'Violette': How French author Leduc dealt with life's damages
'When I've left you, it'll be too late," would-be seductress and budding French author Violette Leduc (Emmanuelle Devos) tells her black-market compatriot and roommate Maurice Sachs (Olivier Py) in the opening scenes of the literary biopic Violette.
"You'll die of it."
Hardly: Decidedly gay Maurice has no intention of becoming her lover. But this seems irrelevant to the dejected Violette, who drinks in deeply of the rejection, even revels in it.
As we learn early in director Martin Provost's skillful film, rejection defined much of Leduc's early life.
Her mother, Berthe, was an unmarried servant girl who became pregnant by the son of her wealthy employers. He never acknowledged the child. Deeply embittered, Berthe saw in her daughter a constant reminder of her shame and failure.
Violette follows 20 years in the life of the bestselling author. It opens in 1942 in a ramshackle country house in occupied France, where Leduc and Sachs are riding out the war, buying and selling black-market meat.
An author in his own right, who had cultivated friendships and love affairs with some of prewar Paris' literary lights including Jean Cocteau, Andre Gide, and Max Jacob, Sachs wants to be left alone to complete his next book. To get her off his back, he encourages Leduc to try her hand at writing.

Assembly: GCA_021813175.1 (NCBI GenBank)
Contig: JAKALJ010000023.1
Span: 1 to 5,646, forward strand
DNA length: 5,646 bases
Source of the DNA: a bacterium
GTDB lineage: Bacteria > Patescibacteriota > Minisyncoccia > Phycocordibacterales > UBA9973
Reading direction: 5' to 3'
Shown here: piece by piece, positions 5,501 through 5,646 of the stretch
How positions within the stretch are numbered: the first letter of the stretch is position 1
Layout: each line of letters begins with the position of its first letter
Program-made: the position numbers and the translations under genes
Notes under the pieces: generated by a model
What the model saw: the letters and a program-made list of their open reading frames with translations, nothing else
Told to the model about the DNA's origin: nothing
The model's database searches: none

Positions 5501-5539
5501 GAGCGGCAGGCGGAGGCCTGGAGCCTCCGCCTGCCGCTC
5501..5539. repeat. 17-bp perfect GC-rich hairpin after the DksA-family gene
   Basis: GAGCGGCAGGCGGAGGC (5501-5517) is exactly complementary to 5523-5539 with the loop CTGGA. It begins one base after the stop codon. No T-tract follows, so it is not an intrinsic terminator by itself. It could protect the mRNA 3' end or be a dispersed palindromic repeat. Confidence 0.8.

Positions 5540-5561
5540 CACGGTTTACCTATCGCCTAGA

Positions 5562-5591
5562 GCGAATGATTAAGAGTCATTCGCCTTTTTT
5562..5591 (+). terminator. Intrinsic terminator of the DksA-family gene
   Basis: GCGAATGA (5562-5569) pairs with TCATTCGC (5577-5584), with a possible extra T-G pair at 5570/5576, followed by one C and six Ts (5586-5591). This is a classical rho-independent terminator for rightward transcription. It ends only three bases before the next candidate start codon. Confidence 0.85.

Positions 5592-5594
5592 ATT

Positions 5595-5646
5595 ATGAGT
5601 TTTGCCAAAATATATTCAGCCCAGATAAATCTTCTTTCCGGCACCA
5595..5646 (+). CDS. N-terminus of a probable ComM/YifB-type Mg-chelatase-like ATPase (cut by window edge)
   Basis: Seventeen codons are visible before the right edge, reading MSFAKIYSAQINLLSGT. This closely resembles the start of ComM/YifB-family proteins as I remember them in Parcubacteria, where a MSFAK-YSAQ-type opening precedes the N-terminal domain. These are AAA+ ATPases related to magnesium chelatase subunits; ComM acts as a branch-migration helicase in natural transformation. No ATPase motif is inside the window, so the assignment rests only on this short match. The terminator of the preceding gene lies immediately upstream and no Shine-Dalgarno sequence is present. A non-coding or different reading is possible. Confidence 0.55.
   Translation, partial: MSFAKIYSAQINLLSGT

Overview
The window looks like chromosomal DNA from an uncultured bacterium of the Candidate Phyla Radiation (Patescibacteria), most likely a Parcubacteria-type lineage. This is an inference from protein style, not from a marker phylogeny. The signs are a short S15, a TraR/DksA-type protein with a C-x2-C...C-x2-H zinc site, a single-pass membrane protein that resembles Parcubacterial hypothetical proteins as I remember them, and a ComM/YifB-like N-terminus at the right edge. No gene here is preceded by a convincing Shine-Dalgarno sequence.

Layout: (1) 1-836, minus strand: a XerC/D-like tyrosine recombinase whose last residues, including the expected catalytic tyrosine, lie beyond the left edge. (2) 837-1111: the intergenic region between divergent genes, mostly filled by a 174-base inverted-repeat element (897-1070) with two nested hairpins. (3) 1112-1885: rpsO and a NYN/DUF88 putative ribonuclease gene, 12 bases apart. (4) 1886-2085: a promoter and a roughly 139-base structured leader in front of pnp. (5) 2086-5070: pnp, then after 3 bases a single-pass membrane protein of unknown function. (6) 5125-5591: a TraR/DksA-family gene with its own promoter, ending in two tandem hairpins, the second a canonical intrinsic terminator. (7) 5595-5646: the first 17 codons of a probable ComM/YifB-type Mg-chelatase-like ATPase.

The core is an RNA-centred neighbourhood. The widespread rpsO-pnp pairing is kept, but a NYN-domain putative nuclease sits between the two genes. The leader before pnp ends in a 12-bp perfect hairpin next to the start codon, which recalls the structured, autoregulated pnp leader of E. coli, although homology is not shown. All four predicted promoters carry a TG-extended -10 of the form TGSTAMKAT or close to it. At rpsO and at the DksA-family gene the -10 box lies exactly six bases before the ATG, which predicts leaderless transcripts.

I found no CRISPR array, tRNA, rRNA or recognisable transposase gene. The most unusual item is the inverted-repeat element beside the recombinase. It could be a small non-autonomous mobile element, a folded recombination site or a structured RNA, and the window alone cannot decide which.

And so it begins, the remarkable process by which she would turn material from her own life into compelling literary gold.
"My mother never held my hand," Leduc writes in the film, describing in crisp prose how her mother would guide her on and off the curb or down a staircase by clutching her coat sleeve, always careful not to make contact with the girl's skin.
The heart of Provost's film is Leduc's complex friendship, romance, and apprenticeship with Simone de Beauvoir (Sandrine Kiberlain), whom the starstruck young author followed around Paris before eventually approaching her like a blushing schoolgirl. Afraid she'd make a fool of herself if she engaged de Beauvoir in conversation, Leduc simply hands her the manuscript of her first novel, L'Asphyxie (In the Prison of Her Skin).
Leduc is an overexcited toddler the next day when she gets a telegram from de Beauvoir inviting her around to her apartment.
Provost, whose 2009 film Séraphine was a remarkably sensitive portrait of the painter Séraphine de Senlis, uses the biopic not to construct theories or string together abstract ideas, but to present us with fully rounded, embodied, fleshly beings. It's a perfect approach to Leduc, whose work is so grounded in the messy, fleshy realities of life, it scandalized critics with its frank treatment of taboo subjects such as lesbianism and incest.
The director is served brilliantly by Devos (Read My Lips), who isn't afraid to portray Leduc - who died in 1972 at age 65 - as a deeply damaged soul who could be hard to like and even quite ugly as a person. Devos portrays Leduc as tough as a nail and always on the offensive because she's always feeling hopelessly exposed, defenseless. But when she allows herself to express her emotions, Devos' Leduc can melt your heart.
Violette ***1/2 (out of four stars)
Directed by Martin Provost. With Emmanuelle Devos, Sandrine Kiberlain, Catherine Hiegel, Jacques Bonnaffé, Olivier Py. Distributed by Adopt Films.
Running time: 2 hours, 12 mins.
Parent's guide: No MPAA rating (adult subjects, profanity, sexuality, smoking).
Playing at: Bryn Mawr Film Institute.